Use wood glue and 1 1/4″ pocket hole screws to attach the center board to the frame boards, and then to attach the frame boards together.
Next, use wood glue and 2″ brad nails to attach the assembled top board to the top of the drawer unit. (Note that my drawer units have a pull out board to use as a writing surface or an extra work space, that has to be in place prior to attaching the top, otherwise you won’t be able to get it into place once the top is on).
Once the tops were attached, I filled in all holes and any dents or imperfections in the wood with wood filler and let dry completely. Once the wood filler was dry, I sanded down all surfaces of the cabinets until smooth and even.
Next, I placed both cabinets on their sides and attached the casters to the 1×3 boards that I previously attached to the inside bottom of the cabinets.
Once the casters are on, its time for paint. Since Hubs’ new desks are black, I decided to paint the two rolling file cabinets that I created from his old desk in black as well so they blend with the new desks. I used the 4″ foam roller to apply the first two coats of Heirloom Traditions paint in Iron Gate (black). I then used the chalk paint brush for the 3rd coat and used the stippling technique to get the final, smooth finish.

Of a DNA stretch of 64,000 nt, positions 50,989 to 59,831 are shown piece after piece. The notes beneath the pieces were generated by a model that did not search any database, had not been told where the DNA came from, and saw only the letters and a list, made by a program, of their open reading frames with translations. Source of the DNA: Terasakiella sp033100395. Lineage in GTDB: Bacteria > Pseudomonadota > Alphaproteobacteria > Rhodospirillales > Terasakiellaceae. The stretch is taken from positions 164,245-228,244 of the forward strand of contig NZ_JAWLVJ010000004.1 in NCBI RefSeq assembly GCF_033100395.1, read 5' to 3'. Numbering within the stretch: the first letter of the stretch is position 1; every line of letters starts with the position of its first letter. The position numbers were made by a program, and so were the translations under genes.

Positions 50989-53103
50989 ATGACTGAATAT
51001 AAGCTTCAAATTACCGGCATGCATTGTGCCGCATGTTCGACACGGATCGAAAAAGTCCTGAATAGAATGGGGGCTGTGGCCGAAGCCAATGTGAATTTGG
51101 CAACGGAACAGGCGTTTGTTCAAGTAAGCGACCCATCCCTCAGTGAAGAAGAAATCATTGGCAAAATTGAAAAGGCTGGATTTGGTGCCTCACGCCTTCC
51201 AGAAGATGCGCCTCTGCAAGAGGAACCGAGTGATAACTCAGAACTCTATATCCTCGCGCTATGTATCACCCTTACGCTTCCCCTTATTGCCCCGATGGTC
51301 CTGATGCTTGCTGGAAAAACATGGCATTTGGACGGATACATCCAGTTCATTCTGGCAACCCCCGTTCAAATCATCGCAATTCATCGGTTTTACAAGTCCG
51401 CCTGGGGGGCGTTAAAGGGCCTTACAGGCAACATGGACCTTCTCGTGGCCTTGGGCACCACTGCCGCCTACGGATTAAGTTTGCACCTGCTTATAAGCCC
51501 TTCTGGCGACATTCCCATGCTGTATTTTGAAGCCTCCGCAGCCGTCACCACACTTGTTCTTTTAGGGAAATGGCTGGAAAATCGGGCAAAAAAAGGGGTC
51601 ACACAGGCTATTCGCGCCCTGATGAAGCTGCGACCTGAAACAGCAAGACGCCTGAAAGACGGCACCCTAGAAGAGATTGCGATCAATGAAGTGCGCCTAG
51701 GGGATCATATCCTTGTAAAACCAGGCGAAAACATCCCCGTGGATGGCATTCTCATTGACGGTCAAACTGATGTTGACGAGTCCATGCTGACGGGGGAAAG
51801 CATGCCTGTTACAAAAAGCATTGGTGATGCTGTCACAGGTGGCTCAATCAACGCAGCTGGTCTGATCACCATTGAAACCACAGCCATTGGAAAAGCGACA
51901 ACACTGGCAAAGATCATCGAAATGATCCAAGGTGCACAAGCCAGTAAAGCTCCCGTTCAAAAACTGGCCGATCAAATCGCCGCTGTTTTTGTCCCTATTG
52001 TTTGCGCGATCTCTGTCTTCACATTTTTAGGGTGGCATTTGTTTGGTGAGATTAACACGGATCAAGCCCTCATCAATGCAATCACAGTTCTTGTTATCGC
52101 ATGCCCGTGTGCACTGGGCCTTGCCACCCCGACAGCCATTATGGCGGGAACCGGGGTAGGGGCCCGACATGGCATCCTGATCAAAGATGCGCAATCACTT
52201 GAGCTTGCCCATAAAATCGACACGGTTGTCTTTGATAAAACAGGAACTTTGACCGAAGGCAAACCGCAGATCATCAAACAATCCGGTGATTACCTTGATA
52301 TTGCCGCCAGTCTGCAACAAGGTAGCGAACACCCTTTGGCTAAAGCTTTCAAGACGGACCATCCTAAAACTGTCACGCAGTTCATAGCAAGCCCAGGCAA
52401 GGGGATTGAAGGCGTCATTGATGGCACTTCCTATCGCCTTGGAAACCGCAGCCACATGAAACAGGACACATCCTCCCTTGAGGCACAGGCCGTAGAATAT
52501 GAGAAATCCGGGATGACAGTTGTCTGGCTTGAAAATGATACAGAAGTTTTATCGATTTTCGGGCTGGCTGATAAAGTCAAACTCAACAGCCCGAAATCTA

I then repeated this process to paint each of the drawer fronts.
I repeated this process for the second cabinet and drawer fronts, and then once dry, I moved both cabinets into their home in our remodeled office. My original plan was to store them underneath the new desks, but hubs decided that for now, he wanted them against the shiplap wall, next to the newly madeover file cabinet.
So, don’t throw out that old desk, instead upcycle it into another useful piece of furniture (or two!). Now to figure out what to make out of the top of the old executive desk….. Any ideas??